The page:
The new year is a time for self-reflection; we examine what went well in the past year and what needs more work, setting goals for the year ahead. Often these goals are related to diet, weight loss, or exercise habits with an intention to change our physical appearance. But what are other ways we can foster our best selves in the new year? Here are some ideas for non-diet resolutions to bring into 2020.
Make time for self-care
Self-care means a little something different for everyone. Sure, you can treat yourself by grabbing a latte or getting your nails done, but what about self-care on a deeper level? Self-care is the practice of taking action to preserve or improve your health and really taking an active role in your own well being. Take inventory of what makes you feel your best and prioritize making time for those activities; sleep, spending time with friends or family, engaging in a hobby, spending time outdoors, joyful movement, mindfulness or spiritual practices are examples of ways we can actively engage in promoting our own well being. Add this time to your planner or calendar as an ongoing appointment.
Learn a new skill
Whether it’s playing the piano, taking an arts workshop, or getting to the top of the rock climbing wall at Ramsey, UGA has got you covered on resources for developing new skills. Need something with a shorter time commitment? Resolve to explore something new once a week or once a month. Check out the UGA Master Calendar for daily event listings.
No more negative body talk
Negative body talk, or disparaging thoughts or comments about one’s body, is associated with body dissatisfaction, poor body image, and disordered eating behaviors in college students. Start by being aware of the thoughts you have about your body and when you hear negative thoughts, practice reframing them. If you hear friends engaging in negative body talk, challenge it. It’s also okay to remove yourself from a situation that exposes you to negative body talk that makes you uncomfortable. For more resources, check out a body positivity workshop on campus led by the Be You Body Positivity Peer Educators.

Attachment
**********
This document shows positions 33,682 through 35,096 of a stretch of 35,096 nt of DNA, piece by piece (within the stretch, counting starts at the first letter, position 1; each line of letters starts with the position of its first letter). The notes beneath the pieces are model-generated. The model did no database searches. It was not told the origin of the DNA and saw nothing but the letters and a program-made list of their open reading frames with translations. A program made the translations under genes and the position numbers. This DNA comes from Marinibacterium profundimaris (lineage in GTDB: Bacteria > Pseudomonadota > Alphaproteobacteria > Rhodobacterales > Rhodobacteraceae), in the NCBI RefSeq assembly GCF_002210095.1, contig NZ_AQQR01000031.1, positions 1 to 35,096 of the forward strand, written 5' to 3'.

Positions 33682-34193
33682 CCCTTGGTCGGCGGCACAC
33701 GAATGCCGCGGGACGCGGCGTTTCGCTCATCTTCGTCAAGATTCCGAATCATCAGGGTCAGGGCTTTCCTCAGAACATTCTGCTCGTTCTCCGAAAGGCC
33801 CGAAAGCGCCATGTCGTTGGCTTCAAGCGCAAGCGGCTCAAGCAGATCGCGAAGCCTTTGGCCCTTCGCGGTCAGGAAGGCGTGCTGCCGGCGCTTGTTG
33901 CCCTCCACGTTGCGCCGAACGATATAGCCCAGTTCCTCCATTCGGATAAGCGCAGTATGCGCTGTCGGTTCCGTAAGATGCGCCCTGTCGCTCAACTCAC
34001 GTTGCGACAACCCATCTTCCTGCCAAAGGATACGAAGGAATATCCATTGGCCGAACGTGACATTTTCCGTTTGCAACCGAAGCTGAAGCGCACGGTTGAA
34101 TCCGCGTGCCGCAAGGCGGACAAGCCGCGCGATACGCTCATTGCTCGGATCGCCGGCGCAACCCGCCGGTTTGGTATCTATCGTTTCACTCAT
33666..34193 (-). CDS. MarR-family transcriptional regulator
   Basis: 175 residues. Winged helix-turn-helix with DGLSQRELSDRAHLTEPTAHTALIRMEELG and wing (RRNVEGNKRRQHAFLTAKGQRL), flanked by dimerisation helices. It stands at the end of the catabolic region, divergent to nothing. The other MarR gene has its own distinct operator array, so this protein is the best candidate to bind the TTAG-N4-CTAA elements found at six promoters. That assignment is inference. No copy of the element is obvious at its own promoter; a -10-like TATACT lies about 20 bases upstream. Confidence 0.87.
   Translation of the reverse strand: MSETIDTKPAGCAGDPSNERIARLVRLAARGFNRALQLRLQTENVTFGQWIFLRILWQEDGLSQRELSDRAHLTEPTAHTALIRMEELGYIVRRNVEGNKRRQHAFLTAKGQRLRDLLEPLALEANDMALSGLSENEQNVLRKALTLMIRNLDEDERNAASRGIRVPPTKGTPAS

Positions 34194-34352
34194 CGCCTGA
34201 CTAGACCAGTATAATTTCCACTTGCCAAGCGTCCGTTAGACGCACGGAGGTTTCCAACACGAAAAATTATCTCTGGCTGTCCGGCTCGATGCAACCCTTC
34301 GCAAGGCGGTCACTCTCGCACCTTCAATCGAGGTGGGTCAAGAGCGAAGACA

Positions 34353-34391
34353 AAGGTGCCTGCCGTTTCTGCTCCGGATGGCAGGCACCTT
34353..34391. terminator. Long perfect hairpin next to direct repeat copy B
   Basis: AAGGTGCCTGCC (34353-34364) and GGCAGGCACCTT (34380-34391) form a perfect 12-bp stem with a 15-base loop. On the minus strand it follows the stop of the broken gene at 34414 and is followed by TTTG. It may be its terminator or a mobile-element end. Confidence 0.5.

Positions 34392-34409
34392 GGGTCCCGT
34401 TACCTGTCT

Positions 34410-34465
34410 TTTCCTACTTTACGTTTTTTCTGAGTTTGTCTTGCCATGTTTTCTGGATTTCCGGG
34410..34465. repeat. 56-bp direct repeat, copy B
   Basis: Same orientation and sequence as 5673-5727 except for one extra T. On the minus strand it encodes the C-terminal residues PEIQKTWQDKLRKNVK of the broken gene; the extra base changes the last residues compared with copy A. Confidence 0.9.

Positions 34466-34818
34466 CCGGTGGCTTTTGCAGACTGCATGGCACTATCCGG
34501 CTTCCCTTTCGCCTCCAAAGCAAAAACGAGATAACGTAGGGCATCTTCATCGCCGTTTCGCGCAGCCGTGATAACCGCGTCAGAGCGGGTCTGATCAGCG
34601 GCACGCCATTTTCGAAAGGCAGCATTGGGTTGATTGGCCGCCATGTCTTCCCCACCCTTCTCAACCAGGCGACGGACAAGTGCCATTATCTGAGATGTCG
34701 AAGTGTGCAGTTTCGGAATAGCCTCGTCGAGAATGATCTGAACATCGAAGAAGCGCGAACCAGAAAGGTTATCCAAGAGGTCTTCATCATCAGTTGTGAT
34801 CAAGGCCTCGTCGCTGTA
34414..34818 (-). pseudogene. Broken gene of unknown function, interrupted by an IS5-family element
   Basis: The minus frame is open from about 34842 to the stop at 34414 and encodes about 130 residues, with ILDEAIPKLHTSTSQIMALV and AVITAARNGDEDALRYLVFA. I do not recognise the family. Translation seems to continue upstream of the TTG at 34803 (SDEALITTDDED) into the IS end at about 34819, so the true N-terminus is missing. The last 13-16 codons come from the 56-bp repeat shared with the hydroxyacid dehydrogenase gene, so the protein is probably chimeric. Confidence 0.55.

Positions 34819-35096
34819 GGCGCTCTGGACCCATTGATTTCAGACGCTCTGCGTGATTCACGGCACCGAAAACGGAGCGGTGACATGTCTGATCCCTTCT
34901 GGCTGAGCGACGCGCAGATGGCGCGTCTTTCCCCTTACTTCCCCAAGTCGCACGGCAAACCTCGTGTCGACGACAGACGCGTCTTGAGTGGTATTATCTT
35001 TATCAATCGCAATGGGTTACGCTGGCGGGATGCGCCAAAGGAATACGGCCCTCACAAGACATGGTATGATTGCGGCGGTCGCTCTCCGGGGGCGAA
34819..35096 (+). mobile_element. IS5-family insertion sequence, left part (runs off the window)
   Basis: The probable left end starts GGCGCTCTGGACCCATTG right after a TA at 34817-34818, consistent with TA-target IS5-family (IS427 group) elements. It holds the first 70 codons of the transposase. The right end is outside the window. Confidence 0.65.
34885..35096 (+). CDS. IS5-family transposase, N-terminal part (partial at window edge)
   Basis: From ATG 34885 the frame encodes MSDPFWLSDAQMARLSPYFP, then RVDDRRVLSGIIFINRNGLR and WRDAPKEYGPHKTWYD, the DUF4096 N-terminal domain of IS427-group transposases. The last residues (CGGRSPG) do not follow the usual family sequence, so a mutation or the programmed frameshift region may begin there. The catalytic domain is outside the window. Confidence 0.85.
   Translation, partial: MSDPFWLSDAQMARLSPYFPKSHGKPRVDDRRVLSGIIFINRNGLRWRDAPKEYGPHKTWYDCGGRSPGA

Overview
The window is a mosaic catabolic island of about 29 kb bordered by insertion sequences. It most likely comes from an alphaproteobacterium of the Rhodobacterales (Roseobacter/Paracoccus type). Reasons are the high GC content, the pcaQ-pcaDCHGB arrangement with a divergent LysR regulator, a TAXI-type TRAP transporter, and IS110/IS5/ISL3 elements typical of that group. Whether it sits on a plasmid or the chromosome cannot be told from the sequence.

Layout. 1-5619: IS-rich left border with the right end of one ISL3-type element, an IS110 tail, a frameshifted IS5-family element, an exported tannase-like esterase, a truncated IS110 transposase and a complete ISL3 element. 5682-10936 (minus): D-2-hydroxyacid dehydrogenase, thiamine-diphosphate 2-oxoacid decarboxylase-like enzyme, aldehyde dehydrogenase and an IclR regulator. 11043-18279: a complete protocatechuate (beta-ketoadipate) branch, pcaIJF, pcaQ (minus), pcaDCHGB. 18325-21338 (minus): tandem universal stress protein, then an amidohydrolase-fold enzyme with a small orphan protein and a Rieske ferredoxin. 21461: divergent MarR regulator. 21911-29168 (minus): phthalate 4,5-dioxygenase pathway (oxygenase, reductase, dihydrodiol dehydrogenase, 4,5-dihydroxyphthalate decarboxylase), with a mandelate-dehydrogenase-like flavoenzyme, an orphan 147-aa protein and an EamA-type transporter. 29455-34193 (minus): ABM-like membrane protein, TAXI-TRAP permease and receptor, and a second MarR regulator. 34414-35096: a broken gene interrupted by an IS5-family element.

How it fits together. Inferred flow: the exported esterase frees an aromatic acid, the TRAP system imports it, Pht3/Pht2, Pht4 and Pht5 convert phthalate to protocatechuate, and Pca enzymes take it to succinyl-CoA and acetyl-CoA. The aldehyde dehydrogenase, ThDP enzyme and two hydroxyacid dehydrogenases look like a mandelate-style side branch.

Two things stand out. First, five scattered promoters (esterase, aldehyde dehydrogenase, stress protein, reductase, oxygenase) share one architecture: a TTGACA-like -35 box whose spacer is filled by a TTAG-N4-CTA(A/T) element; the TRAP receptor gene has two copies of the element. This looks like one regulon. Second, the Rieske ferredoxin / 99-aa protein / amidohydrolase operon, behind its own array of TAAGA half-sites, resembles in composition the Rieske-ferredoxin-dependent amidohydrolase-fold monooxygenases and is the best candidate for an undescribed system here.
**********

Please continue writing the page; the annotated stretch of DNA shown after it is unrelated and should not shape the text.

Build and develop your community
You may have a well established group of friends or be looking to add to your circle. A strong support network is associated with a myriad of health benefits, including enhanced ability to cope with stress, improved mental wellness and self esteem, and lowering cardiovascular risk factors. This resolution may be to spend more quality time with friends in person, or to find more friends with similar interests. There are plenty of student groups throughout campus and in the Athens community to explore finding people with shared interests. Set a goal to explore potential groups and their meeting times. You could also get involved by volunteering with a community or neighborhood organization – see the following resolution!
What are some ways you can be generous with others? Resolve to spend more time giving in a way that works for you; that could be supporting a cause with a small monetary donation or volunteering your time. Need ideas? Check out the event and organization listings at the Involvement Network and Engage Georgia to find opportunities to volunteer within UGA organizations as well as the Athens Community. Volunteering can be a great way to give back while also learning or honing a skill; cooking at Campus Kitchen, drying medicinal herbs at UGArden, or coaching with Athens Clarke County Leisure Services. Did you know UGA has a student food pantry located in Tate? You can pick up a few extra grocery items (rice, pasta, canned tuna or chicken, peanut butter, and prepackaged fruits and vegetables are all requested items) and donate them to the pantry or make a small monetary donation online to help support your fellow Dawgs.
Need support in goal setting? UHC offers wellness coaching, a program that offers collaborative support to set and achieve goals, sustain wellness behaviors, and balance health and well being. Make an appointment by calling UHC Health Promotion 706-542-8690.
Written by: Beth Kindamo, Nutrition Education Coordinator, UHC Health Promotion